Tuesday, October 21, 2014

Afghanistan

Voice of America:
Poppy production in Afghanistan grew to an all-time high in 2013 despite the United States spending some $7 billion in eradication efforts over the past 10 years. 
A report by the U.S. Special Inspector General for Afghanistan Reconstruction said Afghan farmers grew 209,000 hectares of poppies in 2013, surpassing the previous peak of 193,000 hectares in 2007. 
It said one reason for the increase was more affordable deep-well technology that has allowed farmers to turn some 200,000 hectares of desert in southwestern Afghanistan into arable land over the past 10 years.   
It added that high opium prices around the world and high poverty levels in Afghanistan helped to feed the renewed drive towards cultivating poppies, which are used to make heroin. 
The report said the United States has spent approximately $7.6 billion on counternarcotics efforts in Afghanistan through various initiatives funded by the Department of Defense, the State Department and the U.S. Drug Enforcement Agency.

Rhino Horn

University of Helsinki (Finland):
The extinction in the wild of the southern white rhino population could be prevented by letting local communities take responsibility of the animals and giving them permission to harvest horns in a controlled manner through a legal trade. Rhino horn is made of the same material as human hair and fingernails and grows back in 2–3 years.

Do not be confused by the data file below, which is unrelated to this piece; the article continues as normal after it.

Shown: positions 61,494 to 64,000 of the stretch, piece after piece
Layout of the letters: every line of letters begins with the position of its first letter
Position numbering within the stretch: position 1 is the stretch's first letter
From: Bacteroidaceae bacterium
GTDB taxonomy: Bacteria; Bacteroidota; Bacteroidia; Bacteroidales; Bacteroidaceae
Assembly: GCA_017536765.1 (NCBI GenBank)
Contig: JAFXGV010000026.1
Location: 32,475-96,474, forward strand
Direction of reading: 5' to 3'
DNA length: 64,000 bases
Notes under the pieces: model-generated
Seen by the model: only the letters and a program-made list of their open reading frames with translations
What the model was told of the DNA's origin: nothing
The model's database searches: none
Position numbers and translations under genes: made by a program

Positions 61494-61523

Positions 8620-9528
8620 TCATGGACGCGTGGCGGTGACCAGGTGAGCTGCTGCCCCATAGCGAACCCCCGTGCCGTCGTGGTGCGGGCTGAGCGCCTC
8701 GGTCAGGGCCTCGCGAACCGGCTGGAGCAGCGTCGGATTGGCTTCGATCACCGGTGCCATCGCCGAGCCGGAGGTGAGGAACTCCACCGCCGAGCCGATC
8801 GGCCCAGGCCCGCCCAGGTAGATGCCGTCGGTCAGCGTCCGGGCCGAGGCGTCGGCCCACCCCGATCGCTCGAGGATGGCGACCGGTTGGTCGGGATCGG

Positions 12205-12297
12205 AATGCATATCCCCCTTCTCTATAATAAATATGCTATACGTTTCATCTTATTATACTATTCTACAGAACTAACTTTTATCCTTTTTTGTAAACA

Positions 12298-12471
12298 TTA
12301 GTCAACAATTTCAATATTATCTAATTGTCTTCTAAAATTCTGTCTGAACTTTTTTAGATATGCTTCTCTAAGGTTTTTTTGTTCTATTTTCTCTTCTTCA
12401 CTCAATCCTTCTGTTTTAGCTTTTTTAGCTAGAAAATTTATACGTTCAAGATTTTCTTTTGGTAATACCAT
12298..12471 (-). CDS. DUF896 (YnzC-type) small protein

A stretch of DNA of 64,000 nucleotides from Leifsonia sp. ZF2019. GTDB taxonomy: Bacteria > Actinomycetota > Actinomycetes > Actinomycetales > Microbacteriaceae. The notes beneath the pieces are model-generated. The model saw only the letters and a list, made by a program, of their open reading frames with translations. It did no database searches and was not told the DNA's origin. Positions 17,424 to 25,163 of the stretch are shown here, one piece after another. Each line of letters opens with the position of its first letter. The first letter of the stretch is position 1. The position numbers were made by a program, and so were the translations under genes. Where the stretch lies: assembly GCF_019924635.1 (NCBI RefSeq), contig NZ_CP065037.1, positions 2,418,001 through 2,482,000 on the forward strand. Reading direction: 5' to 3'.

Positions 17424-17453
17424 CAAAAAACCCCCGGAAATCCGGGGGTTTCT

In 2013, more than 1,000 rhinos were killed illegally for their horns in South Africa. Rhino horns are being used in Asia for traditional Chinese medicine and personal prestige. Now, a new study based on ecological and socioeconomic models has found that the white rhino population in South Africa could go extinct in the wild in less than 20 years unless anti-poaching effort and monetary fines are increased to levels that would deter poachers. South Africa is more or less the only place where the white rhino remains in the wild.   
The funding for rhino protection could be generated by a legal trade in rhino horn — something that has been banned since 1977.    
"Our results suggest that enhancing rhino protection to levels that will discourage poaching will require raising tens of millions of dollars year after year just for rhino conservation when endless other uses for conservation resources exist," says Enrico Di Minin, research fellow at the University of Helsinki, Finland.   
"The funding generated from a legal trade in rhino horn, instead, could be used to cover protection costs of rhino and other biodiversity and to generate sustainable income to poor local communities," he continues.